The Difference Between a Template, Website Builder and a Content Management System

All to often I hear clients trying to understand the different between a template, like the ones found on or website builders that usually come free with most shared web hosting plans, like Godaddy, and a Content Management System (CMS), such as Drupal, Wordpress or Joomla. The answer is, what's underneath.

Keep in mind I am using each of these three terms loosely. Each "type" have varying degrees of functionality and some blur the lines in between. Simply put, a template is mostly just the look of a website and a CMS, and to a lesser extend a Website builder, are the mechanics underneath.


Templates are usually just a basic HTML/CSS, where you can edit the stock about us page, change out the logo and maybe switch out some of the colours.

Website Builders

Website building programs usually come with shared hosting plans, like at Godaddy, Hostgator or pretty much every host out there nowadays. With these tool you can do all of the things like in a basic HTML/CSS, but maybe is also comes with a couple of add-on, such as form builders or weather widgets. They're relatively easy to use but can be limiting.

Content Management Systems

A CMS on the other hand, is a robust application platform, that allows you to do pretty much anything you want. This is where your website will start to really work for you. Website is also not the correct term either. A CMS can be built to help you mange your business or organization. There's full-fledged eCommerce capabilities, that not just let you sell stuff, but manage your sales/tax reports and invoicing. A CMS can also be a complete Client-Relationship Management System for non-profits to manage their client files, records. It can be pretty much anything you want it to be.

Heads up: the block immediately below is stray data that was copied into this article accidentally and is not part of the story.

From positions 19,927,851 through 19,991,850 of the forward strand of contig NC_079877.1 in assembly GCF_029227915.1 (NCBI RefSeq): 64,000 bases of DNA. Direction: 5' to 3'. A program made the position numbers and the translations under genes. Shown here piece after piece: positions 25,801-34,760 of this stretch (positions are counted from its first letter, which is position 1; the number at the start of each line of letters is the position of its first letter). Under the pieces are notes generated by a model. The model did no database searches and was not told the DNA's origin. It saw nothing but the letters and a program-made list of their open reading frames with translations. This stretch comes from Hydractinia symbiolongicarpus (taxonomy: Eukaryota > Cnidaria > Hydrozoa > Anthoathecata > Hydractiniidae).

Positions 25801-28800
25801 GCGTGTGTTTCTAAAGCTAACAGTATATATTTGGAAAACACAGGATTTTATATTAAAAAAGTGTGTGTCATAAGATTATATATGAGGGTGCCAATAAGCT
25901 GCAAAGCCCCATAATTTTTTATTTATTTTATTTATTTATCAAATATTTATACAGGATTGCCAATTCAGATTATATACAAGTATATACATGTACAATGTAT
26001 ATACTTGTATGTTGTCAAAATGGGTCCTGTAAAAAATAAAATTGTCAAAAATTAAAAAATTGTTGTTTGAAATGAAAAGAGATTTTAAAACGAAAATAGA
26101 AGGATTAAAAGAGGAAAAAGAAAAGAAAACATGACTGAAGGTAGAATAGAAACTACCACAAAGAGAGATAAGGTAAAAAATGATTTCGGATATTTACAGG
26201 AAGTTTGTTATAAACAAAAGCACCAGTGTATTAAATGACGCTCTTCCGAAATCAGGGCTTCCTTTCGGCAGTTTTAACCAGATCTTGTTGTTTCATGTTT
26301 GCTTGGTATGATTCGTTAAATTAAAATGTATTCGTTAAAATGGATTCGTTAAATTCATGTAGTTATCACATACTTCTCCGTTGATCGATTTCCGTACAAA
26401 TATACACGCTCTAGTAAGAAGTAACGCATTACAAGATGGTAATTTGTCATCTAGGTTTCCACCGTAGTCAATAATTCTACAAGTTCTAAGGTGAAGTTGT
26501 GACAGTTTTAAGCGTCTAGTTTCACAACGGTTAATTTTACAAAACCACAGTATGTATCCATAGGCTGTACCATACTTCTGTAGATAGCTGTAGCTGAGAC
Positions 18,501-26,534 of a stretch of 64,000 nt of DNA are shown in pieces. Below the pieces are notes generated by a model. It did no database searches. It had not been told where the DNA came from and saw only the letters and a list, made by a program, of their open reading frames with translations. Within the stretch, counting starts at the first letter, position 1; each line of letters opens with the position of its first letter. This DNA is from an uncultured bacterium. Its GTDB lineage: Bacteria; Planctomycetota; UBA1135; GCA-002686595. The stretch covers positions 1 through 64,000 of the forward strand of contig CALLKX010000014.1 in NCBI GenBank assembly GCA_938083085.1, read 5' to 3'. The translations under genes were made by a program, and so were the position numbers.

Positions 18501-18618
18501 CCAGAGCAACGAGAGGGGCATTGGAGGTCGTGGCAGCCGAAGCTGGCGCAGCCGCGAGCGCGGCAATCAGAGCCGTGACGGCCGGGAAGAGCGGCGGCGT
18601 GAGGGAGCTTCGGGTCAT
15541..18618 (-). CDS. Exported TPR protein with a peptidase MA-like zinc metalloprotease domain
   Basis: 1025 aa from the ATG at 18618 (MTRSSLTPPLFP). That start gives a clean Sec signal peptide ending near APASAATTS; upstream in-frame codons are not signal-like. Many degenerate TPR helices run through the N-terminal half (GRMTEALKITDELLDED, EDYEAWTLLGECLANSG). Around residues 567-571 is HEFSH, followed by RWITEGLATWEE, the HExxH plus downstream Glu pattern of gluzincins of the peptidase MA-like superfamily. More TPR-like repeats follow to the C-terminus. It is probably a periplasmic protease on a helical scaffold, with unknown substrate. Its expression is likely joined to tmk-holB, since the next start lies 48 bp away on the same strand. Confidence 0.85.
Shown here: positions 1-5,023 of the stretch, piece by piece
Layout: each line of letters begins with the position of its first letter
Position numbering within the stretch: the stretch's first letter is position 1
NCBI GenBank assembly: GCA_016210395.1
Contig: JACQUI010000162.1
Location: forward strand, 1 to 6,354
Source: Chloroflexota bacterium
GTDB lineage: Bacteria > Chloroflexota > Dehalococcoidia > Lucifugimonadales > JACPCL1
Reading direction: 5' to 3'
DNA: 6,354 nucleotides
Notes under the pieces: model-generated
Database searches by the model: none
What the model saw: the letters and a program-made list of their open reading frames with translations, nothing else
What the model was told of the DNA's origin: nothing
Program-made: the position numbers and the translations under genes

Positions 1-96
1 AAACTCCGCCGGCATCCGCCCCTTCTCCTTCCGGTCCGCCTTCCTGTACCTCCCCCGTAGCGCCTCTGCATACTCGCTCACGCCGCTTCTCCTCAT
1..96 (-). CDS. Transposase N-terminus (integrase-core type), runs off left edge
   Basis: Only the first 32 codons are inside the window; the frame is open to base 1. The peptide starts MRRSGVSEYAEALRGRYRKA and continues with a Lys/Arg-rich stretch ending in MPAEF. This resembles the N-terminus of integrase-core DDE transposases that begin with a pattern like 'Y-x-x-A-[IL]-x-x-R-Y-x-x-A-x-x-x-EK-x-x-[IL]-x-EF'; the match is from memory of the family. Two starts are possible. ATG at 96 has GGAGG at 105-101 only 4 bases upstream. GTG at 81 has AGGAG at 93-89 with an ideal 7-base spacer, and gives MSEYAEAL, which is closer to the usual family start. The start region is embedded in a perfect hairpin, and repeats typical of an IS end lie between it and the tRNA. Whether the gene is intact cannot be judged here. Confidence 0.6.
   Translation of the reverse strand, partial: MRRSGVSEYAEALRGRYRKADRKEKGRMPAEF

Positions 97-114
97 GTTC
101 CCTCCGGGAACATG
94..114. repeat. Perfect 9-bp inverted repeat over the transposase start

I will give you an example.

Several years ago, before CMSs really matured, Pixel Sweatshop used separate pieces of software to manage each part it's business.

  • Client Relationship Management (Microsoft Access)
  • Invoicing/billing (Freshbooks)
  • eNewsletter (Constant Contact)
  • Accounting (Quickbooks)
  • Online and Recurring Payments (Paypal)
  • Project Management (in our heads)
  • Support Desk (email)
  • Web Conferencing (Dim Dim/Skype)

Now let's take a simple task of entering a new client's Name, Address and Phone Number into our records. We would have to do it in each and every system. Some might have an import tool, but it would take time to do it. So, what may appear to be a simple task on the surface, would turn into an hour worth of work. (I will be honest, that's even if it happened. Sometimes it was too much hassle.)

Today we use just one, Drupal.

In Drupal, our clients have one account to read blogs/articles; use the Help Centre; submit support tickets, subscribe to eNewsletters; purchase products/services; and pay their bills and the best part of all, they created their own accounts. We didn't have to lift a finger. Saving us time and money.

Does every business or organization, big or small or even home-based, need to have a full blown CMS?

Yes. As our business grew, we had to migrate each one of these features into Drupal, taking a significant amount more time, than if we just had started there in the first place (All of these features weren't available in Drupal back then). So, why not start with Drupal.

Templates are free, Website builders are free, and so is Drupal. There are over 7,000 modules to enhance Drupal's functionality already available. You can even start small and Drupal can grow as you grow.